No! That was a rogue Culture agent (I forget his name) misapplying poorly understood actual Culture techniques.

  • Agammamon||

    Not to mention that the Culture has a long-range view of reform. They back the better tendency to ensure lasting cultural change - not the kill all the 'bad' people and somehow find 'good' people to replace them fantasy that makes up a large part of our current foreign policy.

  • ||

    Well, I'll never trust one of your movie reviews again.

  • ||

    Suder-man's knowledge of Banks is surprisingly flawed, I grant you that.

  • Agammamon||

    Hey Zakalwe, you don't play Warframe by chance, do you?

  • ||

    I had to google it to find out what it is.

  • Agammamon||

    I guess that's a no then?

    That's alright, I just saw someone with the same user name online - just another one of Banks' fans.

  • The Rt. Hon. Serious Man, Visc||

    Highlights from President Obama's interview with George Snuffleupagus

    Obama: So– look, we’re not there yet. We don’t have– a actual, verifiable deal that will begin that process. But the distance that we’ve traveled over these couple of weeks is remarkable. And my position, and the United States’ position, has been consistent throughout.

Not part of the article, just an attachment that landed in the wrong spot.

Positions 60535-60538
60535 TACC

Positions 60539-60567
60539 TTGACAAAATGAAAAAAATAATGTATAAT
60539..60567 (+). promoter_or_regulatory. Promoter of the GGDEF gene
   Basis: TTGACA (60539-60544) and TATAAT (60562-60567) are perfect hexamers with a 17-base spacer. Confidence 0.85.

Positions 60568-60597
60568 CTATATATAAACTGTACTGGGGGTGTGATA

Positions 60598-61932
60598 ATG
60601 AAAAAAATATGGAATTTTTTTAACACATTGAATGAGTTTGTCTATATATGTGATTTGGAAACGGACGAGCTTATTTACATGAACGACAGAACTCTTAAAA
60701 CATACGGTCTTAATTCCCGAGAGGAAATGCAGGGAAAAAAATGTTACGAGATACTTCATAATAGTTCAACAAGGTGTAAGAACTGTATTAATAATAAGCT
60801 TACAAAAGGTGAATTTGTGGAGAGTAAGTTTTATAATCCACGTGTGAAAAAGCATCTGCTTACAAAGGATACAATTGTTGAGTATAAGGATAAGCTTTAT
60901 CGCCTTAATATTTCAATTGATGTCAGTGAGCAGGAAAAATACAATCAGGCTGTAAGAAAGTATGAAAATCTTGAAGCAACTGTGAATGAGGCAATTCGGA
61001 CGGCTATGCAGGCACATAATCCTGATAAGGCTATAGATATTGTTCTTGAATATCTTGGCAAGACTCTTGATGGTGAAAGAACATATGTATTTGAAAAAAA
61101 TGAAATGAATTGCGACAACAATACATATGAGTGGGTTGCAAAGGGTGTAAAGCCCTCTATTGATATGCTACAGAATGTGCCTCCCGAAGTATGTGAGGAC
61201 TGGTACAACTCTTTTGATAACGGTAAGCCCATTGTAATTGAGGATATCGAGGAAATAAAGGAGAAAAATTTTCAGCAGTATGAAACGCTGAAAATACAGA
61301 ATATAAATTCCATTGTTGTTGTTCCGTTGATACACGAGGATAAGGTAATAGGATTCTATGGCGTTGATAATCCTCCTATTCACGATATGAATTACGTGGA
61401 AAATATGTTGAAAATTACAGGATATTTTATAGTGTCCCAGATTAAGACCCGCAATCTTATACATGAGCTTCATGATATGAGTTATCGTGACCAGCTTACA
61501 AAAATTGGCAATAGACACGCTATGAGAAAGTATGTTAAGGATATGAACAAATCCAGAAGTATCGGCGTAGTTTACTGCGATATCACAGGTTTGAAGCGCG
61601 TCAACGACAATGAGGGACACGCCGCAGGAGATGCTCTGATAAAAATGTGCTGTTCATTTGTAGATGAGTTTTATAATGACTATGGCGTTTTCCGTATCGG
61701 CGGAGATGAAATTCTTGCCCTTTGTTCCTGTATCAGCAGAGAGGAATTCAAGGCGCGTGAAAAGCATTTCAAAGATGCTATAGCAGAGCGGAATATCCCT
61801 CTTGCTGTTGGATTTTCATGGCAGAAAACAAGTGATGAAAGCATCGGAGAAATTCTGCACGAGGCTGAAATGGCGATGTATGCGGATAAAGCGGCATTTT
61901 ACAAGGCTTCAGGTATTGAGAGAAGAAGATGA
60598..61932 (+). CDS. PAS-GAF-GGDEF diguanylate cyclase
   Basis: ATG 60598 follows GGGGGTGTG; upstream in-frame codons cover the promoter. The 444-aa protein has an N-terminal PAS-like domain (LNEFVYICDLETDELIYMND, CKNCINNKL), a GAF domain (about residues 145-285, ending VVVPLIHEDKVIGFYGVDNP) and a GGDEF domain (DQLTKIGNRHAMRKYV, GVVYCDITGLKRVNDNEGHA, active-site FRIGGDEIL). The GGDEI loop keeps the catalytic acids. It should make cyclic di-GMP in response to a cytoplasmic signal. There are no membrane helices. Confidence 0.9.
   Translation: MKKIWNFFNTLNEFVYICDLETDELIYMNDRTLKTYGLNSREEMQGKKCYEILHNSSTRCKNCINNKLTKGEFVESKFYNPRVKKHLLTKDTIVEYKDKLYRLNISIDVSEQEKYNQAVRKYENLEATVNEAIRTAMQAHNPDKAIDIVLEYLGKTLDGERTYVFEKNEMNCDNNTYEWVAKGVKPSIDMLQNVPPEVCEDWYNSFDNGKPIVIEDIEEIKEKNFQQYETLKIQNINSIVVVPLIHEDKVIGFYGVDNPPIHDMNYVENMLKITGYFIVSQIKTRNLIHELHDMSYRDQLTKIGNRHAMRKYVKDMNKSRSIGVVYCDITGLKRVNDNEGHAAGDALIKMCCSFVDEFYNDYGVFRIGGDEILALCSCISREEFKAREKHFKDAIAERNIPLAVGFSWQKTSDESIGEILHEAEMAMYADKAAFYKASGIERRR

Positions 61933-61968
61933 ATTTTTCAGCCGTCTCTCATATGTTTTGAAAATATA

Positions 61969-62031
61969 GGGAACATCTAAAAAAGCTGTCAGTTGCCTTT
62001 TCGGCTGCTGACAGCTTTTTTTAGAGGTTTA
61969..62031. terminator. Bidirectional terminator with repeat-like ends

What?

    [...]

    GEORGE STEPHANOPOULOS:
    Senator Corker, Foreign Relations Committee, said– you’re not comfortable as Commander-In-Chief, it’s like watching a person who’s caged. The president of the Council on Foreign Relations, Richard Haas, “Words like ad-hoc, improvised, unsteady come to mind. This is probably the most undisciplined stretch of foreign policy in your presidency.” What do you make of that?
    [...]
    BARACK OBAMA:
    No– no. What it– what it– what it says is that I’m less concerned about– style points, I’m much more concerned about getting the policy right. And– what I’ve said consistently throughout is that– the chemical weapons issue is a problem. I want that problem dealt with.

    Painful to read, let alone watch.

  • Raven Nation||

    I didn't watch it but the question from GS reads like a soft ball designed to let POTUS present his position. And he missed it anyway. Is that it comes across in the full interview?